JewishBoston.com: Shamefully Simple Tzimmes

Originally published on JewishBoston.com.

tsimmes, photo used under CC license from Flickr user Edsel LittleTzimmes is an Ashkenazi specialty generally associated with Rosh Hashannah due to its sweetness. There are as many variations on tzimmes as there are Jews, but the common threads are that it’s a sweet dish made from carrots and whatever else you want to throw in. A common version is “tzimmes with flanken,” featuring short ribs to add a meaty savor.

Tzimmes has a reputation for being a big pain in the neck to make — so much so that the phrase “to make a tzimmes” is synonymous with “to make a big deal” out of something. But my family’s recipe is so simple, it’s almost embarrassing to call it a recipe. Even so, it’s delicious and is always a hit when served at holiday meals and potlucks. Better yet, it freezes well and reheats even better.

And since my tzimmes relies on sweet potatoes, an autumnal vegetable if there ever was one, it’s perfect for Sukkot, our fall harvest festival. But honestly, I serve it year-round.

2 large (29 oz.) cans of cut sweet potatoes or yams
2 15-oz. cans of carrots (I like canned whole baby carrots)
1 frozen kishke, thawed (feel free to substitute vegetarian kishke)
Maple syrup and cinnamon, to taste
Optional: raisins, prunes or other dried fruit

Preheat your oven to 350 degrees. Drain most of the liquid out of the cans of vegetables, then mix the vegetables in a casserole dish. If you’re including dried fruit, add it now. Add liberal amounts of maple syrup and cinnamon. Toss to coat. Slice kishke, laying rounds across the top of the casserole to cover. Bake for 45 minutes, or until the kishke is browned and the casserole is bubbling.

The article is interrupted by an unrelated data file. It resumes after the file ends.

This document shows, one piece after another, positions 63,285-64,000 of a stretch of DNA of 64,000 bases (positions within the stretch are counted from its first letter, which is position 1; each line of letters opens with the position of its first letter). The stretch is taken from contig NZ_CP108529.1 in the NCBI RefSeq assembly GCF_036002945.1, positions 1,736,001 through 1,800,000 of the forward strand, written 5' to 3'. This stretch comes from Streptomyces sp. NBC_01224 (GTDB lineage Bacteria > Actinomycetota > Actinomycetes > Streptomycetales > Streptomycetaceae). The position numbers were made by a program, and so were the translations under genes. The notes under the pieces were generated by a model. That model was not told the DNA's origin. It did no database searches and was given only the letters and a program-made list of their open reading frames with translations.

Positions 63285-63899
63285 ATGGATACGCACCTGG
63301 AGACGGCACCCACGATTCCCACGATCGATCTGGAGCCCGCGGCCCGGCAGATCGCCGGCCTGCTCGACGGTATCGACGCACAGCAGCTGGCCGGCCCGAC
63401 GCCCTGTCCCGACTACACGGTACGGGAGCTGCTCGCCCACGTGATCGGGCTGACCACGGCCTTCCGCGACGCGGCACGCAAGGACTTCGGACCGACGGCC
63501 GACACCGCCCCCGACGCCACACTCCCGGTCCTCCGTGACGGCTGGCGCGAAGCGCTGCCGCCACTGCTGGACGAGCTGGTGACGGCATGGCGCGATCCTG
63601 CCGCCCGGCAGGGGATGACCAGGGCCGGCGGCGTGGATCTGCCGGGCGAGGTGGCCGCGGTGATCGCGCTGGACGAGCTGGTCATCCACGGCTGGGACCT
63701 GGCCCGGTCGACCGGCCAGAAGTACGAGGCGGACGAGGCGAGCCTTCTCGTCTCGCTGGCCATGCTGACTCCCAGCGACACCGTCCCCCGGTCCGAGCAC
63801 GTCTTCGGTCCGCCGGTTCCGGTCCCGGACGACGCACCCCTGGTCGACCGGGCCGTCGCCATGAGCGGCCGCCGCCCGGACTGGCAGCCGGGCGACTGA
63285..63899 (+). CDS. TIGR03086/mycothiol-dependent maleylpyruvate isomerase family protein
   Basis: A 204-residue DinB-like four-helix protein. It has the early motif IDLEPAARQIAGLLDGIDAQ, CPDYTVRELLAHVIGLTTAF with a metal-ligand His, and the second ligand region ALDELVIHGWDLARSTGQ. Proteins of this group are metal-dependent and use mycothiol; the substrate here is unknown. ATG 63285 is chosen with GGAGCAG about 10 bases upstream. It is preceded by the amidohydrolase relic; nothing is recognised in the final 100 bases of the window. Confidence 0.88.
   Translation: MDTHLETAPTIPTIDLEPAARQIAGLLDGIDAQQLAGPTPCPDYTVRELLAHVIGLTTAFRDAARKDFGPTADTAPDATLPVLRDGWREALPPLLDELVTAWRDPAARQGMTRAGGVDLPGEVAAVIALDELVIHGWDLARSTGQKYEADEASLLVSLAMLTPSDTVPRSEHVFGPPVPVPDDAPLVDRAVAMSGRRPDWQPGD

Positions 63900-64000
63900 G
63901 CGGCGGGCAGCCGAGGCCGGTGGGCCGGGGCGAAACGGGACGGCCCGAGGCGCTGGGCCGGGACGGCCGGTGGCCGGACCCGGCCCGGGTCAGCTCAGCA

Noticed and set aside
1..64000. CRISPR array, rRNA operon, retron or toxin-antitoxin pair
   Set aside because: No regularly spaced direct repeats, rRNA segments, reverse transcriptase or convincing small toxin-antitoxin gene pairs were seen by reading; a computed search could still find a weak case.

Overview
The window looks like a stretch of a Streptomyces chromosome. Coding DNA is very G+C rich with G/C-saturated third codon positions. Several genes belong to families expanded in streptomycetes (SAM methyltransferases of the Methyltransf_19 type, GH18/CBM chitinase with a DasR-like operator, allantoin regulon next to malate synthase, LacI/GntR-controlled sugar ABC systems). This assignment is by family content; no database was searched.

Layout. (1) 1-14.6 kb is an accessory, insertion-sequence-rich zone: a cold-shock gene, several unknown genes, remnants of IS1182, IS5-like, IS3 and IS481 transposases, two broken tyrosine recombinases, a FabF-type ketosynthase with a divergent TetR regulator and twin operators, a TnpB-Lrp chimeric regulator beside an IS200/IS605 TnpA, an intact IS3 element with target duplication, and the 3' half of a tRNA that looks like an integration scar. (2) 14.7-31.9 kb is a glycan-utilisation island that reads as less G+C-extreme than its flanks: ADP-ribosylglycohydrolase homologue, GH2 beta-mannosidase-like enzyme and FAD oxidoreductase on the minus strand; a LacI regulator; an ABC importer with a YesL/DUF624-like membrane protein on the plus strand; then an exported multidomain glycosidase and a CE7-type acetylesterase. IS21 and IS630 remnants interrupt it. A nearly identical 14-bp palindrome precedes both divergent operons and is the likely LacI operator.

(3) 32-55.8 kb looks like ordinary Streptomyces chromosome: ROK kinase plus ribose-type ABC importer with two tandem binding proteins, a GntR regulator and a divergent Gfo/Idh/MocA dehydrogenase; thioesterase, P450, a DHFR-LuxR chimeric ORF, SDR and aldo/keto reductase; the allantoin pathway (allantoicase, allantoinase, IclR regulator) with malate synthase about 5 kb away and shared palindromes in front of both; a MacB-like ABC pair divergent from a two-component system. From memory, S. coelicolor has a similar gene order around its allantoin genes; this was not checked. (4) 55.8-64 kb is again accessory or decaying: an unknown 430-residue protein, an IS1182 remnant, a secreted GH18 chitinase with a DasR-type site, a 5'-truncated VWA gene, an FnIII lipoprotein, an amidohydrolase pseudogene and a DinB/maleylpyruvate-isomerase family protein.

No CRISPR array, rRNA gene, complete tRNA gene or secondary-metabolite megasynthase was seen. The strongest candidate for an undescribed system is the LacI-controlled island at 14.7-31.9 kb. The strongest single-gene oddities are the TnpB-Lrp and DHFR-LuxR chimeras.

Tzimmes photography used under Creative Commons license from Flickr user Edsel L.

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JP Shabbat: D’var Torah on the occasion of a new minyan in Jamaica Plain

Originally delivered at the inaugural meeting of JP Shabbat, a monthly independent minyan that started in my living room in April 2009, and as of this writing is still going strong four and a half years later, in the hands of a new generation of organizers.

I closed on my condo in Jamaica Plain just over two years ago.  When I decided to move to JP, I knew I’d be entering a community where neighbors talked to each other, where acres of green space awaited just down the street, and where I’d be just a quick T ride from downtown and a quick car ride to my office.  I also knew that I’d be entering a community with a lot of Jewish people, but not a lot of Jewish activity.  As someone who works for the Jewish community, I have to admit I found the idea of JP as an island away from the Jews of my work week to hold more than a little appeal for me.

Of course, I don’t really want to live in an island away from Judaism… to paraphrase a rabbi I work with, I don’t hate Judaism, I just have a problem with Jews.  Luckily, JP’s lack of a major synagogue presence means that the Jews who move here tend to be like-minded.  It didn’t take long before many of us were murmuring to each other about starting some kind of Friday night… something.  A minyan, a dinner group, an occasional Kiddush club?  The common theme was “I don’t care what we start as long as I don’t have to be in charge.”

Well, God bless Jess Gould and Efraim Yudewitz for stepping forward and actually getting us all into a room together.  About two weeks ago, nine people assembled in Jess and Efraim’s living room and decided to start whatever this is that we’re doing now. Continue reading